And poets like Morris or Browning, are they not in a similar case? They write as simply and instinctively as a young girl sings. They have no eye for the public, I mean. Their work is born of the inward impulse alone. It has no commercial origin. It is pure art. As soon, however, as they print it and publish it, and cast it abroad, they become to that extent professionals. People are willing to buy the books because they wish to have their own ideas and aspirations expressed in a more beautiful form than they themselves could utter them. They are willing that such men should share the world's goods; or, to take a more telling instance, they are willing that a man who could give them so much pleasure as Du Maurier should secure a fortune in reward of his labor. Art is not paid for according to its absolute and artistic merit, but according to its popularity. And this does not seem to me unjust. For the absolute and artistic merit of a piece of art are not always immediately discoverable; and from the very nature of the case and the inspirational character of art, the artist must always be willing to bide his time, confident of his own genius, content with frugal reward. When work that is new and original and sincere has also by chance some quality that takes the public fancy, so that the creator is generously supported by his fellows, it is a happy and an unusual coincidence, nothing more. In short it is not for painting a picture that the artist is paid, but for parting with it after it is done. And since it is to a poet like Morris we are indebted for the pleasure of reading his "Earthly Paradise," quite as much as to the printer and publisher who place it in our reach, I cannot see why he is not entitled to a just share of the wage from the book.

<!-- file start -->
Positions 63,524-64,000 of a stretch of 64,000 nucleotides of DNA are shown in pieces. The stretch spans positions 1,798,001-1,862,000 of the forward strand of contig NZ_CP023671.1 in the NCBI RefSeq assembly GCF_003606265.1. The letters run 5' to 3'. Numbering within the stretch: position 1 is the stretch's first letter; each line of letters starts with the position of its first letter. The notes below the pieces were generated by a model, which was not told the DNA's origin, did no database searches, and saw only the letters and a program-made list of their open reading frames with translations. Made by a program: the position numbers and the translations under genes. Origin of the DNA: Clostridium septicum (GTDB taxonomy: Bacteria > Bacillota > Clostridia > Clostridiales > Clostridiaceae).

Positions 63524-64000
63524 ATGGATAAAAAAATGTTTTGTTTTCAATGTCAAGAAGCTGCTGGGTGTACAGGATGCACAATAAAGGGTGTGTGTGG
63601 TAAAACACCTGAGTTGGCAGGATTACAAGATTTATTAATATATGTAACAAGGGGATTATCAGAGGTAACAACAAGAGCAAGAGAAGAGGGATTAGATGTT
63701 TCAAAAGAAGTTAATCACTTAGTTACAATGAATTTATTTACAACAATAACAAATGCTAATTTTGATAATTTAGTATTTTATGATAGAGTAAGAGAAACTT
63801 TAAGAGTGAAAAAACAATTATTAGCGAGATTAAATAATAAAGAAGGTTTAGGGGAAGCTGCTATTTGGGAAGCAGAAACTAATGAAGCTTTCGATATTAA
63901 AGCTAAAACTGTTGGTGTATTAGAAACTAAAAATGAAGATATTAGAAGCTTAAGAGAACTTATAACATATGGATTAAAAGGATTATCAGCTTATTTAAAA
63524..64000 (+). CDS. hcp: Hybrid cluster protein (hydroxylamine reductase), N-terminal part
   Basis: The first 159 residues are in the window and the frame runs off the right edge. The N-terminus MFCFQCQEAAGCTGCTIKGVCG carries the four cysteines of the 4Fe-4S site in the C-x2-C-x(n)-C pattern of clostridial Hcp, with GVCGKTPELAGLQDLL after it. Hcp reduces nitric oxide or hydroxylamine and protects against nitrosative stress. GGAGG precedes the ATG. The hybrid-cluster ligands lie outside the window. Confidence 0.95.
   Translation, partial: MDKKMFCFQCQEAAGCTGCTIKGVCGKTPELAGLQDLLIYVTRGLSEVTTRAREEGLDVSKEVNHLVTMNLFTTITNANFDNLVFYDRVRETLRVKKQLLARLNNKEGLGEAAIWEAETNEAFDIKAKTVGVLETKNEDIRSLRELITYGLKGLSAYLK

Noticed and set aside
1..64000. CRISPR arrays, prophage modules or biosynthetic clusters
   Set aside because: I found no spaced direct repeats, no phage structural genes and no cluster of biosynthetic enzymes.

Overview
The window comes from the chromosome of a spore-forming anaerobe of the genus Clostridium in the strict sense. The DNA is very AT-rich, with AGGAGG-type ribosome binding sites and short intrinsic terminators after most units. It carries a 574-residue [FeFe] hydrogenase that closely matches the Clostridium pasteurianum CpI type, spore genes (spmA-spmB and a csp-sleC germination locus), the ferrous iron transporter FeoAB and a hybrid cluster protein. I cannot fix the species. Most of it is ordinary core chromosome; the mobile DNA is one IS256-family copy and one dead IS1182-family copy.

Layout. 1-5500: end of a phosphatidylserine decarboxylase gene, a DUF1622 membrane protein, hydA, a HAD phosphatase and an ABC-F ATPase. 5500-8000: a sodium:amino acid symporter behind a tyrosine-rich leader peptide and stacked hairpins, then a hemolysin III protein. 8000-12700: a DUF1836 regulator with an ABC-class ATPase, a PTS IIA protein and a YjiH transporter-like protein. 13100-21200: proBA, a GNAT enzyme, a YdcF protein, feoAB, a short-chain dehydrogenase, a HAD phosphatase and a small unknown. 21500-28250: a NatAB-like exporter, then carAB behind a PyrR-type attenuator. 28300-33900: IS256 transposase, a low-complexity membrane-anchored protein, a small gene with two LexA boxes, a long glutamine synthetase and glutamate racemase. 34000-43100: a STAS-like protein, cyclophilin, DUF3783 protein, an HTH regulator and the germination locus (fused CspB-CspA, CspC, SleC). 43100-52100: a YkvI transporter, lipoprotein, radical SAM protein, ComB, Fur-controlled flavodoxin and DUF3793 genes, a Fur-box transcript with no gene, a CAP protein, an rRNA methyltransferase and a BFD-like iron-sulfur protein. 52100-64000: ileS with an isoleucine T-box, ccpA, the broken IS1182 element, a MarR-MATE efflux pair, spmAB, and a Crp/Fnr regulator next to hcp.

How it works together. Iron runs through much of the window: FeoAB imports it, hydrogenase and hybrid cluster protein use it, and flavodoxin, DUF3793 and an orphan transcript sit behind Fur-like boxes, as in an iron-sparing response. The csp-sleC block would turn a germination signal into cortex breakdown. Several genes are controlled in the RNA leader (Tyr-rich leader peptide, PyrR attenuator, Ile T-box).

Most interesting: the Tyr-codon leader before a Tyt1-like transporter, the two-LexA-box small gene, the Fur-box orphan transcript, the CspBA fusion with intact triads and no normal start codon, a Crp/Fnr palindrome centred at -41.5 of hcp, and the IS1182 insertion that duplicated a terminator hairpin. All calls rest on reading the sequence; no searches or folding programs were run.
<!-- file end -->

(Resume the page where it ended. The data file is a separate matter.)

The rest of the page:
And there is a further reason why Mr. Morris's position in regard to the artist seems to me doubtful. It is this. The artist or writer who spends two hours a day at his painting or his desk is very probably working at the height of his powers. He needs a wider margin of leisure than the craftsman or the professional man. To ask him to spend another five or six hours a day in another employment is to dull and coarsen his zest for his art, to deplete him of energy and depreciate his value to the community. To compass the achievement of a Browning or a Puvis de Chavannes is undertaking enough for one man. It does not seem to me that poetry or art is such a casual thing, play of genius though it is, that it can be done at odd moments or in leisure hours merely. "For a great poet is made as well as born." And I believe we mistake if we think anything is to be accomplished in arts without single, life-long and unflinching devotion and courage.

Let us for the present, then, admit the worker in fine arts to a place in our social structure, and pay him the wage which Mr. Morris thought him not entitled to. Let us consider him for the moment an integral part of the common life of the world. What are his relations to it? What privileges should we accord him, and what obligations bind him in turn? What conditions are most necessary to him?

In the first place, I should say, his greatest potential at the hands of society is freedom. Not freedom of conduct beyond that of other men, for he is one of them and must share their concessions and restrictions, but freedom of thought and freedom of expression. It seems to me we should accord the artist absolute freedom of expression in his art. The wildest vagary of sensationalism had better be tolerated, killed by silence alone, rather than that the sincere artist should feel himself hampered by the least annoyance. And he, on his part, in return for such liberty, will feel himself under an obligation to use it only under the stress of great sincerity and conviction. He will play no pranks on his fellow mortals; he will never be fantastic or brutal or extremely intimate without the gravest belief in its necessity. He will write from the cue of his genius, as indeed he so often does; and we will offer him full sway, as indeed we do seldom.